HIMALAYAN NEWS SERVICE
KATHMANDU: Kathmandu District Public Health Office (DPHO) has identified traces of mosquitoes within Kathmandu Valley, that carry the dreaded dengue disease.
Ten thousand households in seven core areas of Kathmandu — Jadibuti, Bouddha, Kalanki, Old Buspark, Lagan, Gongabu Buspark and Shankamul areas — were inspected during a four-day campaign to search for the Aedes Aegypti type mosquito in Kathmandu.
The office recorded some eggs, larvae and mosquitoes, DPHO chief Mahendra Prasad Shrestha said.
This is the first ever campaign that has been launched to find whether the mosquito that carries the dengue virus exists in Kathmandu, that is, whether it is indigenous or referral from other places.
“The densely populated capital is vulnerable to dengue and traces of mosquitoes causing the disease are found in congested areas,” said Shrestha.
He also alerted people to protect themselves from mosquitoes.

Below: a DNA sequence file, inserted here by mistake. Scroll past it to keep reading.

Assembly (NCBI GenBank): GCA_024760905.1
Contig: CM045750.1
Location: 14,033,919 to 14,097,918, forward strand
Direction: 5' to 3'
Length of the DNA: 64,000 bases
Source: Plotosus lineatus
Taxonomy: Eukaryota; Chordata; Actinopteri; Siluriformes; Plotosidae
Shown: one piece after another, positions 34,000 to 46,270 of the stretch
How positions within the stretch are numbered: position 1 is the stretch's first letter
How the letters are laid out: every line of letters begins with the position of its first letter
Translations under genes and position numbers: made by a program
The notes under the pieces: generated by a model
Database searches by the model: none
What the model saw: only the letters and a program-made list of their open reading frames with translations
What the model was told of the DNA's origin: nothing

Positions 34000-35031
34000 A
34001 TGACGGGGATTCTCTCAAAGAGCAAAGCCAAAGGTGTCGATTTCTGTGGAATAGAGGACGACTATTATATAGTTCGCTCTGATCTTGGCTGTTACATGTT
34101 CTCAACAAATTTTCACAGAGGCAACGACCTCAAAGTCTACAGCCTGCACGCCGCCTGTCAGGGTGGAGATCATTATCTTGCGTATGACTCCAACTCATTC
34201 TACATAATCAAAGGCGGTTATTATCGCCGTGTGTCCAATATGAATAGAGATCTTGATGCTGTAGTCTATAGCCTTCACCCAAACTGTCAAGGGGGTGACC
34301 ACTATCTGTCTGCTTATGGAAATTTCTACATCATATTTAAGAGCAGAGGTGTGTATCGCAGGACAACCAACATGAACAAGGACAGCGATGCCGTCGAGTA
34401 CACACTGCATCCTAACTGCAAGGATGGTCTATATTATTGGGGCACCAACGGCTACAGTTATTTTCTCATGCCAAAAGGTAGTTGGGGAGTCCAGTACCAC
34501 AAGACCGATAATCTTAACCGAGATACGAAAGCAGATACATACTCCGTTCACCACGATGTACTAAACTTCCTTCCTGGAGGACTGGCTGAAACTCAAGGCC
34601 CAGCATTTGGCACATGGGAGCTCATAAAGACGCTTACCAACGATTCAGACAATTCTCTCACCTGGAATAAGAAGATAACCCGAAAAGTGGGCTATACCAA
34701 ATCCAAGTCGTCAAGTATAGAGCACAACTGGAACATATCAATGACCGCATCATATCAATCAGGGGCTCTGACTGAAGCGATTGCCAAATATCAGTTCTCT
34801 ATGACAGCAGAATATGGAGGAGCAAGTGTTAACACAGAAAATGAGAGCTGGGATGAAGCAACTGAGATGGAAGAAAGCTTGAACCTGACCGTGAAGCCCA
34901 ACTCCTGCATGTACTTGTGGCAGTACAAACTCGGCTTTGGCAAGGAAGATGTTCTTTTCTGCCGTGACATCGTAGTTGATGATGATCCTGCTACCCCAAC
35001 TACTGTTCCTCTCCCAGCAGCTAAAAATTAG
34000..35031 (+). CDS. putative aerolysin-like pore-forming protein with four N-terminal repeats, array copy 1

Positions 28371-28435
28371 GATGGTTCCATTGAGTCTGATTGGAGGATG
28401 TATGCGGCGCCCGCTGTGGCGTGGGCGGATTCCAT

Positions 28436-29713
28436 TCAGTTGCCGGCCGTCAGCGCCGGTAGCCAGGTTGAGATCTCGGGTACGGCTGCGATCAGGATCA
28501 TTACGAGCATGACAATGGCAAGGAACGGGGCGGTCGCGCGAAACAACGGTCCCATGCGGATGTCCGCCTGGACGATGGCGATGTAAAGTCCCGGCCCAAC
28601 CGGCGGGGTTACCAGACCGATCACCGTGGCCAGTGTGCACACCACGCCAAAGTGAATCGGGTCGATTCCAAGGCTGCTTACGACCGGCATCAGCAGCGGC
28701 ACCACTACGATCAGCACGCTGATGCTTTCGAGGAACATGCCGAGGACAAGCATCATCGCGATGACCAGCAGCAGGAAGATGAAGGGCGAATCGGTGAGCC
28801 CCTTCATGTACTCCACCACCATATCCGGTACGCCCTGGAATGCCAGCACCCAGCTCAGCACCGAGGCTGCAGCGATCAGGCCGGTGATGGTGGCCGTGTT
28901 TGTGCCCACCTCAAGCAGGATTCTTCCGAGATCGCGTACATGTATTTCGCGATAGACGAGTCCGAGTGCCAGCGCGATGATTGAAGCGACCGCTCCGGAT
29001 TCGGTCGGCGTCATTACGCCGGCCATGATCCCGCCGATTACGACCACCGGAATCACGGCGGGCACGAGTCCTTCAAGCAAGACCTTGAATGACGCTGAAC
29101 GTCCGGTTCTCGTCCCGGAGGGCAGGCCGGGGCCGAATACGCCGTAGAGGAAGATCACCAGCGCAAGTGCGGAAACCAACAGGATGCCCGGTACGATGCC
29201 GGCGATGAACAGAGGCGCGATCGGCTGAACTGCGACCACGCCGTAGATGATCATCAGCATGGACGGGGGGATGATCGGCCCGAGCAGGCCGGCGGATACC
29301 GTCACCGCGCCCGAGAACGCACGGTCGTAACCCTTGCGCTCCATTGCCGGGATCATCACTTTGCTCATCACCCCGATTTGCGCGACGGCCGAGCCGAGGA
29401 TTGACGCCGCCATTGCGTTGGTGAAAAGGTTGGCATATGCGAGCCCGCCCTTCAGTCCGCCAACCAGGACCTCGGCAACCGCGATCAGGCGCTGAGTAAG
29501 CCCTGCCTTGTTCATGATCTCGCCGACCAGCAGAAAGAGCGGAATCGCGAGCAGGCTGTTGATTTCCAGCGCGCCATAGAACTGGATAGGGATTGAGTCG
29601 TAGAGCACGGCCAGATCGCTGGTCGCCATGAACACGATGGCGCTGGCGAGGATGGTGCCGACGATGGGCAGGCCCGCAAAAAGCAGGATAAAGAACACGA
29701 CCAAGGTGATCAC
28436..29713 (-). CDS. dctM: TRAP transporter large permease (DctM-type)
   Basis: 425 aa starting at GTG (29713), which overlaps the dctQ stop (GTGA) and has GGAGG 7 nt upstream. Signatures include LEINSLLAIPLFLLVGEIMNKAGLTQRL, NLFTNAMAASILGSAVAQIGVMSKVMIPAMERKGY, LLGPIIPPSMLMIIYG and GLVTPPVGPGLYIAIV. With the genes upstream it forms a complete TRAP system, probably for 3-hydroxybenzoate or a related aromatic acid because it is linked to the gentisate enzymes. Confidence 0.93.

About 50 Female Community Health Volunteers (FCHVs) have been assigned to figure out the mosquito with assistance from entomologists from Hetuada based Vector borne disease Training and Research Centre, he informed.
According to Geeta Acharya, vector control inspector at DPHO , the study was carried out after some dengue cases were recorded in Kathmandu.
During the campaign, volunteers visited households to search and destroy the egg, larvae and mosquitoes that pose the dengue threat.
These mosquitoes can cause trouble in cities and urban areas as they breed in water collected in artificial containers such as plastic cups, used tyres, broken bottles, flower pots and even drinking water tanks. They are also found near air coolers and refrigerators, informed the inspector.
The threat posed by Aedes mosquitoes is much greater than other mosquitoes. Unlike regular mosquitoes that breed in filthy water, it grows even in clean water and bites during daytime, she said.
“Primary investigation has found eggs and mosquito that could cause dengue in some places,” said Acharya, adding that they will publish the detailed report within 15 days.
Some symptoms of the disease are high fever, severe headache and pain in the joints, muscles, behind the eyes, nausea, rash and vomiting.
Dengue mortality rate is high and only ten per cent of dengue patients have dengue shock syndrome.
Dengue was first discovered in 2004 in Chitwan district and the country recorded an outbreak in 2006 in nine districts. Epidemiology and Disease Control Division recorded five deaths due to dengue in 2010.